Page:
Epithets are used by archivists, but most domains do not use them. The library world does not add epithets. We like them for adding context, and they are often very useful. However, they do add to the level of variation considerably. For our Names Project we will probably exclude the epithet from name matching (if we can – they are not always easy to isolate). With the time and tenacity, you could utilise them to help with matching, but one of the challenges with algorithmic solutions is that you have to draw the line according to your resources. Epithets are really useful, but we can never hope to standardise them. What we really need to do is to identify them as part of the structure. In EAC-CPF (the XML standard for name entities that is based upon ISAAR(CPF), information typically included in epithets is separated out semantically:
And then also included in this entry:
This is perfect. You can display the information together, or separately; you can search them together, or separately. Records in Context (RiC) has sought to provide a conceptual model that brings together ICA archival standards. It is not a set of cataloguing guidelines, but it does use the language of structured data, and to some degree Linked Data – names are ‘entities’ and they have properties and relations with other entities. It encourages the idea of separating out things like occupation (often part of our epithet) from the agent (person) so that you can, for example, link one occupation to many people. This is more feasible if we create the entries in a structured way so that you can separate these two pieces of information (a person pursues an occupation / an occupation is pursued by a person), but often we don’t do this, and our cataloguing systems don’t help us to do this.
In many ways these are part of a name for the purposes of processing, but dividers are not really covered in most standards. Standards tend to cop out by using pipes: Charles I | 1600-1649 | King of Great Britain and Ireland. This is an agnostic stance – the dividers are up to you. NCA Rules: “In the Rules there are no mandatory conventions for punctuation and abbreviation. These will continue to conform to the house style of each repository.” For house style read “everyone do what they prefer”.
This has meant that we have a great and interesting variety of dividers. The divider diversity can be overcome programatically, but it is still another complication in terms of consistency. Have a look at the names at the bottom of this record: https://archiveshub.jisc.ac.uk/data/gb982-sww. The problems are *not* because Aberystwyth have entered them incorrectly – the data is fine; they are because this record was created in a long past time (2010) of the Archives Hub’s first online data creation tool, which was fairly basic. We then attempted some global normalisation work on these older descriptions…and there’s the rub. If you write something to say ‘turn X into Y’ that usually works fine. But the more complicated it gets, the harder it is to satisfy all the data, so to speak. It is more like ‘turn P,Q,R,S,T,U,V,W,X into Y’ but if you come across A, B or C turn them into Z’. With the above example the excess of dividers is because there is punctuation within the XML record itself, but we also apply punctuation during display, as most records don’t include it. We are now working on more effective ways to standardise (which is a slow process because we don’t have many staff, whilst we also have loads of things clamouring for attention). We could have a recognised and agreed use of dividers, e.g:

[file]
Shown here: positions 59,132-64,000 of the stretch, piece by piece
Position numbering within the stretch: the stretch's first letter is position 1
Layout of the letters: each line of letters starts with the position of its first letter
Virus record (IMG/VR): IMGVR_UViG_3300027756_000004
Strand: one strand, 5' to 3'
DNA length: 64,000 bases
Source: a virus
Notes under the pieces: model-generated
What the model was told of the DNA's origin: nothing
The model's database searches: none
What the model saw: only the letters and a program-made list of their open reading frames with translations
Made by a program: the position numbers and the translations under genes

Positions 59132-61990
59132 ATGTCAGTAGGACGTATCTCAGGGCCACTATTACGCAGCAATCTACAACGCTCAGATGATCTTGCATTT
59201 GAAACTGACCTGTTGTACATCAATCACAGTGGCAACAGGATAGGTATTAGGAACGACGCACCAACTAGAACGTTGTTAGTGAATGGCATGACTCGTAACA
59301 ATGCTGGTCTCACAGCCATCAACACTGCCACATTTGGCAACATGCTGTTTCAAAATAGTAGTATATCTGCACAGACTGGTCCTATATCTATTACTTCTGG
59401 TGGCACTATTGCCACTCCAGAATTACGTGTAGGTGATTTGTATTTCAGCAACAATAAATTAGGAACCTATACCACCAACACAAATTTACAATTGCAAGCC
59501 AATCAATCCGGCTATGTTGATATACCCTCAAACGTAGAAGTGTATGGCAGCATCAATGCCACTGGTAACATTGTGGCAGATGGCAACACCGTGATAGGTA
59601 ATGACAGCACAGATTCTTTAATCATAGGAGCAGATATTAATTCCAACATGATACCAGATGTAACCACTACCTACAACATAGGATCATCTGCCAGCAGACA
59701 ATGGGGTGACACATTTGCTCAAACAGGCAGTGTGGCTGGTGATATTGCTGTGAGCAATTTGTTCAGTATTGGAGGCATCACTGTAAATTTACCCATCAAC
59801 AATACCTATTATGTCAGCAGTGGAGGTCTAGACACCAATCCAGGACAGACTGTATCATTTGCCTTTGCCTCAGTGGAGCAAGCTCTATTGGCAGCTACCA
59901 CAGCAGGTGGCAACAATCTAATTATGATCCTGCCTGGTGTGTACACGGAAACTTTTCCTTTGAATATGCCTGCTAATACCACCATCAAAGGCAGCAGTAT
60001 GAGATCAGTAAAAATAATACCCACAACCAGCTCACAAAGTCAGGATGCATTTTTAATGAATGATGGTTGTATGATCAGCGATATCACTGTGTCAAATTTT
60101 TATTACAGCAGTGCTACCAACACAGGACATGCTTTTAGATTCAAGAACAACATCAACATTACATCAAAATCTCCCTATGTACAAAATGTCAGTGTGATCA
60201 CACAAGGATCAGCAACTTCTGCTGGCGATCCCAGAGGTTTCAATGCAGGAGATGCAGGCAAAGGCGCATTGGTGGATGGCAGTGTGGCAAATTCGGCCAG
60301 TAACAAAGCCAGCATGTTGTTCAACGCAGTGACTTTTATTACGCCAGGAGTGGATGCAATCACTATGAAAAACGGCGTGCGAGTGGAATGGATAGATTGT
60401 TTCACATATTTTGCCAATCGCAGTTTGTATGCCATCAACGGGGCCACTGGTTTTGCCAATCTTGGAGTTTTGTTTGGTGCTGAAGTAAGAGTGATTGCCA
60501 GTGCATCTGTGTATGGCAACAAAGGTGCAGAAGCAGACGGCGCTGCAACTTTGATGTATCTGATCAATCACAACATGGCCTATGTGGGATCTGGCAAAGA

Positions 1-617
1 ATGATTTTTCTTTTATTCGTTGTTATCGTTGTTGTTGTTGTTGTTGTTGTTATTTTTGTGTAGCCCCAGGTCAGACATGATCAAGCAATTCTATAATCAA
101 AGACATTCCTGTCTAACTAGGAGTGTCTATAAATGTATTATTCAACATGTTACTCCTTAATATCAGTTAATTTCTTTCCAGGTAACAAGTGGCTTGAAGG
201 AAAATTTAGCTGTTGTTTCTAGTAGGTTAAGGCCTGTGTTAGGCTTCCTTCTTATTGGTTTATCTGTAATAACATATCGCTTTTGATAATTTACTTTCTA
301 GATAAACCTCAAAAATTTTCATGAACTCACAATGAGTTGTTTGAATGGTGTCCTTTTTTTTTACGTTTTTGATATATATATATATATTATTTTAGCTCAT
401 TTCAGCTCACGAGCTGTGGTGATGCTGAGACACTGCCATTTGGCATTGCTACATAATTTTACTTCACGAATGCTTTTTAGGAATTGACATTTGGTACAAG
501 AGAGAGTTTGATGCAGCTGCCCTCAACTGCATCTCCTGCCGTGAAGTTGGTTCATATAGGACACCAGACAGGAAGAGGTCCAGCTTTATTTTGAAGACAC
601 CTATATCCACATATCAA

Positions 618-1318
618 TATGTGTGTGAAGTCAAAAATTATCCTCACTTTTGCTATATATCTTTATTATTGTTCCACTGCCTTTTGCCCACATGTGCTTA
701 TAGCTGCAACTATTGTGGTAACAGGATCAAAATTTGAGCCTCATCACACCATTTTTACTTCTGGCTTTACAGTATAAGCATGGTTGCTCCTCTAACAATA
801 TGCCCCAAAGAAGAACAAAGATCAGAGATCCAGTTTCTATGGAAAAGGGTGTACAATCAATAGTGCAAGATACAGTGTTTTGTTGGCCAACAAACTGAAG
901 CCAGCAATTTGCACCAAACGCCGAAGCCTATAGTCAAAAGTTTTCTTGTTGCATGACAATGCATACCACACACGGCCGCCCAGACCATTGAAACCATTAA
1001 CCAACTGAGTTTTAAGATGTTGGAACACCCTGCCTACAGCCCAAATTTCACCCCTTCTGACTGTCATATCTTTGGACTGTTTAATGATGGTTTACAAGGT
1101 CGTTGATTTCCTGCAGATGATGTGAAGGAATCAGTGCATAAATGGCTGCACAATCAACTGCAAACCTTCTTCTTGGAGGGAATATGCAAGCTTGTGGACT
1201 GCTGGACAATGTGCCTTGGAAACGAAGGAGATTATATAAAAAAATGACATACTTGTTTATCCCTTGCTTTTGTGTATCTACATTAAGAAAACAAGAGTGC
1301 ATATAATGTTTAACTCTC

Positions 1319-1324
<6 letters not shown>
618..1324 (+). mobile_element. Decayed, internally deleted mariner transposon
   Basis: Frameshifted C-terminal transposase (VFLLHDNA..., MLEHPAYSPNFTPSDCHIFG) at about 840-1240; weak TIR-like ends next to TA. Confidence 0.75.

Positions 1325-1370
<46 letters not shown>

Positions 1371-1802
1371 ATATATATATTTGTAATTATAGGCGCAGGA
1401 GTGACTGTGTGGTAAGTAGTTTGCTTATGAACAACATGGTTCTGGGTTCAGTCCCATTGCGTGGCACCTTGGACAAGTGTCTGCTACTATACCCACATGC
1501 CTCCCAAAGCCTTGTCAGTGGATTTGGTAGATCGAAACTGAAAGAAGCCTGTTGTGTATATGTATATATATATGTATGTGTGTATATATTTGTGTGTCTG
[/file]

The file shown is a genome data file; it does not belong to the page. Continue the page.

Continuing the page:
Churchill, Sir Winston Leonard Spencer, 1874-1965, Knight, statesman and historian
Churchill, Sir Winston Leonard Spencer (1874-1965), Knight, statesman and historian
Dates in brackets seems to be the most common approach in archives, although maybe less so in other domains. Both these names can be easily matched – the dividers are not a problem. But it can get harder with various combinations of pre-titles, titles, epithets, born, died, floruit, question marks, nee, square brackets, commas, stops, semi-colons and colons. However, the ideal is that the parts of the name are created separately, and then displayed as preferred, which I come back to below.
So, what should we do?
My best advice to anyone creating names is to follow ISAAR(CPF) and to use NCA Rules, but also think about a name in a broader context and be aware of international standards and identifiers – it is great if you can include recognised identifiers if you can – VIAF or ISNI or ORCID. We want to share data with the outside world (outside of the archival domain) so we don’t want to be too focused on archival standards and ignore web standards and common ways of doing things. We have to work within the systems we have, so sometimes you cannot structure a name as you would like, but aim for consistency, semantic structure as far as you are able, and practices that are not out of step with everyone else’s practices. This means that we can more easily join our data up and create a space that researchers can navigate in infinite ways and for infinite purposes.